Historically, the GRU has been Russia’s main agency for operating in uncontrolled spaces, which has meant civil wars and the like. In some ways, the Internet is today’s uncontrolled space.
Mark Galeotti, Institute of International Relations in Prague, as qoted in How Russia's military intelligence agency became the covert muscle in Putin's duels with the West, by Anton Troianovski and Ellen Nakashima, Washington Post, 28 December 2018
The article continues,
“What the GRU demonstrate very consistently is profound innovation with available resources,” said Joe Cheravitch, a Russia analyst with Rand Corp., a nonprofit, federally funded research institute. “That’s what really makes them dangerous.”
Of course, it wasn’t always this way. There was a brief moment, in the early 1990s, when the digital future felt open-ended and up for our invention. Technology was becoming a playground for the counterculture, who saw in it the opportunity to create a more inclusive, distributed, and pro-human future. But established business interests only saw new potentials for the same old extraction, and too many technologists were seduced by unicorn IPOs. Digital futures became understood more like stock futures or cotton futures – something to predict and make bets on. So nearly every speech, article, study, documentary, or white paper was seen as relevant only insofar as it pointed to a ticker symbol. The future became less a thing we create through our present-day choices or hopes for humankind than a predestined scenario we bet on with our venture capital but arrive at passively.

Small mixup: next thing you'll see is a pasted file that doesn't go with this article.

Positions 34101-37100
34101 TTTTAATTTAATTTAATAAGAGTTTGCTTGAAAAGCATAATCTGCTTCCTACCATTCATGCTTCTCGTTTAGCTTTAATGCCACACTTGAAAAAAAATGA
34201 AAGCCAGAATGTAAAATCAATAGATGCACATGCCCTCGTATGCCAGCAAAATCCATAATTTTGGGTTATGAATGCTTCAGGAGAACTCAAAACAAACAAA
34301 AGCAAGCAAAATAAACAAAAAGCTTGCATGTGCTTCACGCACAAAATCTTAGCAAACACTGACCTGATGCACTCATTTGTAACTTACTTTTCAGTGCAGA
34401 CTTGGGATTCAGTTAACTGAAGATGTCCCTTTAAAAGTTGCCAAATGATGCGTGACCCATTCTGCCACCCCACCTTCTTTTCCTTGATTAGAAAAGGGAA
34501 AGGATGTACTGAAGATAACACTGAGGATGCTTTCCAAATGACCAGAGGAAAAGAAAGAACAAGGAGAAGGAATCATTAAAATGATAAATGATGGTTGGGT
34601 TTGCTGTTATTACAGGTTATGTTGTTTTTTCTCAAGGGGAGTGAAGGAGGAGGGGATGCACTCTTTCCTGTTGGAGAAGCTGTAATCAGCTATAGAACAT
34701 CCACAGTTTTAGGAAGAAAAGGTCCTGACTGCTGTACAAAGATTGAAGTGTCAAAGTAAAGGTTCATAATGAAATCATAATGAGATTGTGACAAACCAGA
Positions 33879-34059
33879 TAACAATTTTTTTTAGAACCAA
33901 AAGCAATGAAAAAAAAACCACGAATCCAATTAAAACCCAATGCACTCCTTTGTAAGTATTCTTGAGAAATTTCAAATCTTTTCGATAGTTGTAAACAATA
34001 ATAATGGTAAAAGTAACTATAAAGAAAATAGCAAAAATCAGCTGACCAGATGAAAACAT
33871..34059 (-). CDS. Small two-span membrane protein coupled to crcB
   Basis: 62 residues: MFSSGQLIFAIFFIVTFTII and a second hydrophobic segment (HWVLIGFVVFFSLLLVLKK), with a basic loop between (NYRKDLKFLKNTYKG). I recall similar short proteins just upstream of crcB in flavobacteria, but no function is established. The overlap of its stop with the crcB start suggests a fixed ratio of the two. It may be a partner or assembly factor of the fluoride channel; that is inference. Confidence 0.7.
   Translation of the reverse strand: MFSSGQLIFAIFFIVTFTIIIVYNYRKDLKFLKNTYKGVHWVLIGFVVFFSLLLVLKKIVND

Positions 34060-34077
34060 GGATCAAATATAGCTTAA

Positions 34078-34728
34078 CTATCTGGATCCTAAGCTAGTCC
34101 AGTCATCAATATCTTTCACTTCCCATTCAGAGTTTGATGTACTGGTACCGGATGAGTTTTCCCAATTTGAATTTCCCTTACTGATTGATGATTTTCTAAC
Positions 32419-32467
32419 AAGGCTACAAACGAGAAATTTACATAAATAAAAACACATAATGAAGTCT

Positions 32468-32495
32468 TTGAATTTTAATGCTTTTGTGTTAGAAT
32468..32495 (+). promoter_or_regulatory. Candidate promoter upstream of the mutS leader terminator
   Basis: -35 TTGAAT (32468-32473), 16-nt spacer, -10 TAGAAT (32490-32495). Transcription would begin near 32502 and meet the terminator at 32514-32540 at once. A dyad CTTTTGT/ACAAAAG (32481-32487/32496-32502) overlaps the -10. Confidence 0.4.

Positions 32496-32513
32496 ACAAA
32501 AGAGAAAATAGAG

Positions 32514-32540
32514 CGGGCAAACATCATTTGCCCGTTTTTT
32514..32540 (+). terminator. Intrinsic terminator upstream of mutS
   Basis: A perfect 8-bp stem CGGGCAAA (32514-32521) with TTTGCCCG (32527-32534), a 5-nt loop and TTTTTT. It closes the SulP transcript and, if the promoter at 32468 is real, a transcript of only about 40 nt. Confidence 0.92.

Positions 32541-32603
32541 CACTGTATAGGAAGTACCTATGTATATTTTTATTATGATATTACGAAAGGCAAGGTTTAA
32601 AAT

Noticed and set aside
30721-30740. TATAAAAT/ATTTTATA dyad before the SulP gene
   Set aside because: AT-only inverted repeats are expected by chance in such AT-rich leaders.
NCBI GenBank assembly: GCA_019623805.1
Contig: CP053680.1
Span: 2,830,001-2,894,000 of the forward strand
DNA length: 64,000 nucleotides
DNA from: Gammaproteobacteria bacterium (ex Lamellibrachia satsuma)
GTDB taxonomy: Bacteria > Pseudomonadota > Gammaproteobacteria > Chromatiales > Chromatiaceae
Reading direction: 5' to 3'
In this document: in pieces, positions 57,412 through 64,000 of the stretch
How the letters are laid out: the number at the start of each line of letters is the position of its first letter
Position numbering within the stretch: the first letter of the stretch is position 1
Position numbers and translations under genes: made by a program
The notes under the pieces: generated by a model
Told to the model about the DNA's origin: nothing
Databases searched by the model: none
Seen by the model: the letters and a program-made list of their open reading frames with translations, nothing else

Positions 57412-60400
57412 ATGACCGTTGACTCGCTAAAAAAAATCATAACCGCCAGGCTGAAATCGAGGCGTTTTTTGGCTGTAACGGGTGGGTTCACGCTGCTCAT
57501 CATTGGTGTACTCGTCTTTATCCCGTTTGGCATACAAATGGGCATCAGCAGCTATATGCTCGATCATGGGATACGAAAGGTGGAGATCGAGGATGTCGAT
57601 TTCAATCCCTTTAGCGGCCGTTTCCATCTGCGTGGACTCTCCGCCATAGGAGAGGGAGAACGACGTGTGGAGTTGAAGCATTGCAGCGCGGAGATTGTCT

How tech's richest plan to save themselves after the apocalypse by Douglas Rushkoff, The Guardian, 24 July 2018
The internet is morally agnostic. It forges community, or kindles hatred, with complete indifference. No attempt to censor its content can alter this core characteristic. In its duality it mirrors its creator, humankind. This is 21st-century life. Or perhaps, simply, it is life.”
The Power of Ariana Grande by Roger Cohen, NY Times, 26 May 2017
Leo Laporte: We all thought in the 70s and 80s and 90s, especially when the Internet started taking off, that the Internet was going to be a great democratizing force, the gatekeepers would fall, it would be friction free commerce, the world would be a better place. And it hasn't turned out […] I think the Internet is a disappointment. I think we did have high hopes, and it failed us.
Owen JJ Stone: Isn't that life, bro?
This Week in Tech, episode 698, 23 December 2018 [at 17:40]